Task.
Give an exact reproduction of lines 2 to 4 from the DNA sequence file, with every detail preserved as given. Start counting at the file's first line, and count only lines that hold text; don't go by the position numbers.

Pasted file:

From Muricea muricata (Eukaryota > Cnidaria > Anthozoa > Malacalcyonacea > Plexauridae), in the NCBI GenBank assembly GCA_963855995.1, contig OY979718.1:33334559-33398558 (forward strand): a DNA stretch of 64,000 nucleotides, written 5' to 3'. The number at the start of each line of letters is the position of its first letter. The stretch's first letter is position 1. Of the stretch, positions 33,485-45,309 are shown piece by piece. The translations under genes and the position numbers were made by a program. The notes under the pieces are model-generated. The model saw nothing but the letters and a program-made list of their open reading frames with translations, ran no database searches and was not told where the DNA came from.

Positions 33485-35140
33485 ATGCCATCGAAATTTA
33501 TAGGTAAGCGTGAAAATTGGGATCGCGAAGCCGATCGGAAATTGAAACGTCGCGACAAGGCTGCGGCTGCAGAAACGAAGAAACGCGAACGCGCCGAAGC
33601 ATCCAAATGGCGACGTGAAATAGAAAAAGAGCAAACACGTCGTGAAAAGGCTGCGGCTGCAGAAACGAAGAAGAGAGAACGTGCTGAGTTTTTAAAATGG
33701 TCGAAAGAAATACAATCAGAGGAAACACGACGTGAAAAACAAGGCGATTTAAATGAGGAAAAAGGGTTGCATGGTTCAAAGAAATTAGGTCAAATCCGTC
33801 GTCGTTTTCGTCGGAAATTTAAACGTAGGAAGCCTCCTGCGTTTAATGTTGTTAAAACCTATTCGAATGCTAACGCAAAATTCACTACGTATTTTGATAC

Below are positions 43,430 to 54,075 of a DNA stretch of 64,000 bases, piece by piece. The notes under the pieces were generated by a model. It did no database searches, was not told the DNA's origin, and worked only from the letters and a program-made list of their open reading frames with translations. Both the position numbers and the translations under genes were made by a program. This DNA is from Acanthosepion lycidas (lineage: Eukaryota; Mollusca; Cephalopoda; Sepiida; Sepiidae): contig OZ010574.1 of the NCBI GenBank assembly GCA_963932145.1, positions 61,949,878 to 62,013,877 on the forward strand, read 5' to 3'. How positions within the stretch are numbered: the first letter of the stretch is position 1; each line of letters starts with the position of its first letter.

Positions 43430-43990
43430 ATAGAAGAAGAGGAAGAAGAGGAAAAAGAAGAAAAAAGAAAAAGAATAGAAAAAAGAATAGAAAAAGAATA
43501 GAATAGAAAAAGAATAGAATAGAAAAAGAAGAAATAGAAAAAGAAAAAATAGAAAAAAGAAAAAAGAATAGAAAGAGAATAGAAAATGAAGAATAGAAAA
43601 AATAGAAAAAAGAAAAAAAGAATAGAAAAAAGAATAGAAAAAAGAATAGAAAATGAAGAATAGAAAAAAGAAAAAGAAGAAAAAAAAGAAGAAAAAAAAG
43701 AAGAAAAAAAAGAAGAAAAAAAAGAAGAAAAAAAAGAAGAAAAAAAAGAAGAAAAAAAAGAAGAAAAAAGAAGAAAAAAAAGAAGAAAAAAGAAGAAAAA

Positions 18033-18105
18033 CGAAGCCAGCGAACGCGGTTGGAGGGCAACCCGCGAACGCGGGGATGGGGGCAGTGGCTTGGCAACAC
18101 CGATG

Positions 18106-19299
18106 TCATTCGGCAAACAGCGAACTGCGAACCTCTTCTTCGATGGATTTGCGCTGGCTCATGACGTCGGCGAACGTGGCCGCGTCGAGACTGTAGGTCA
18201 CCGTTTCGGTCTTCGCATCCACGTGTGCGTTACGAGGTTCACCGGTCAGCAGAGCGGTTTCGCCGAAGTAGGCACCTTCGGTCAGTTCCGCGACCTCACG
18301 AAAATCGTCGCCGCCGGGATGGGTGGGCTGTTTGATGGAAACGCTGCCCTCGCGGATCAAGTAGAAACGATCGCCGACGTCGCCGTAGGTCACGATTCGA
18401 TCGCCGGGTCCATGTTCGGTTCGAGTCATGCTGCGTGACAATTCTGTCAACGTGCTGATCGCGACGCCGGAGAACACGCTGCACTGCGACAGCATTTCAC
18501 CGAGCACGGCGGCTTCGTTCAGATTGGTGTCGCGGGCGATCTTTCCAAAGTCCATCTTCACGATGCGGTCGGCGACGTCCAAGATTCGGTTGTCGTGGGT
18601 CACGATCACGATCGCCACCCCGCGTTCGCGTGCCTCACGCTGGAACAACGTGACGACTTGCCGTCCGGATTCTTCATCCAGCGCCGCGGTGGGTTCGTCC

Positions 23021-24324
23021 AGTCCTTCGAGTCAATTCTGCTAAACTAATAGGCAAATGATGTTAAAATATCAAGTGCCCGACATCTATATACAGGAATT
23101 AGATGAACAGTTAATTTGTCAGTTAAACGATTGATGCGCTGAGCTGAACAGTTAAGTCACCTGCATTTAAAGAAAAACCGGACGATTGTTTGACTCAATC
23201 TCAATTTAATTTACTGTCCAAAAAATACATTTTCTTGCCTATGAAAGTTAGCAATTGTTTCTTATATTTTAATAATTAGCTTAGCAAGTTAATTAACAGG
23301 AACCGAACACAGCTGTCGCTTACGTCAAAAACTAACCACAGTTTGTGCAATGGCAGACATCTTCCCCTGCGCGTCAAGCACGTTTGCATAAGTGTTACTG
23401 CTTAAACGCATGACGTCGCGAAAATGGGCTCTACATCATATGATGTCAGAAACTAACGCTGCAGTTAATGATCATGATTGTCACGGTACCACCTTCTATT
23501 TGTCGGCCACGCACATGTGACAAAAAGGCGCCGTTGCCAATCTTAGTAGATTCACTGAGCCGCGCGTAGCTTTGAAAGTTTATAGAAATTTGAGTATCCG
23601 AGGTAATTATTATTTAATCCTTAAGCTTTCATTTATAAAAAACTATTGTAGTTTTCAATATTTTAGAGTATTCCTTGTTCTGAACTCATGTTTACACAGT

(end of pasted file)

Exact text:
Positions 33485-35140
33485 ATGCCATCGAAATTTA
33501 TAGGTAAGCGTGAAAATTGGGATCGCGAAGCCGATCGGAAATTGAAACGTCGCGACAAGGCTGCGGCTGCAGAAACGAAGAAACGCGAACGCGCCGAAGC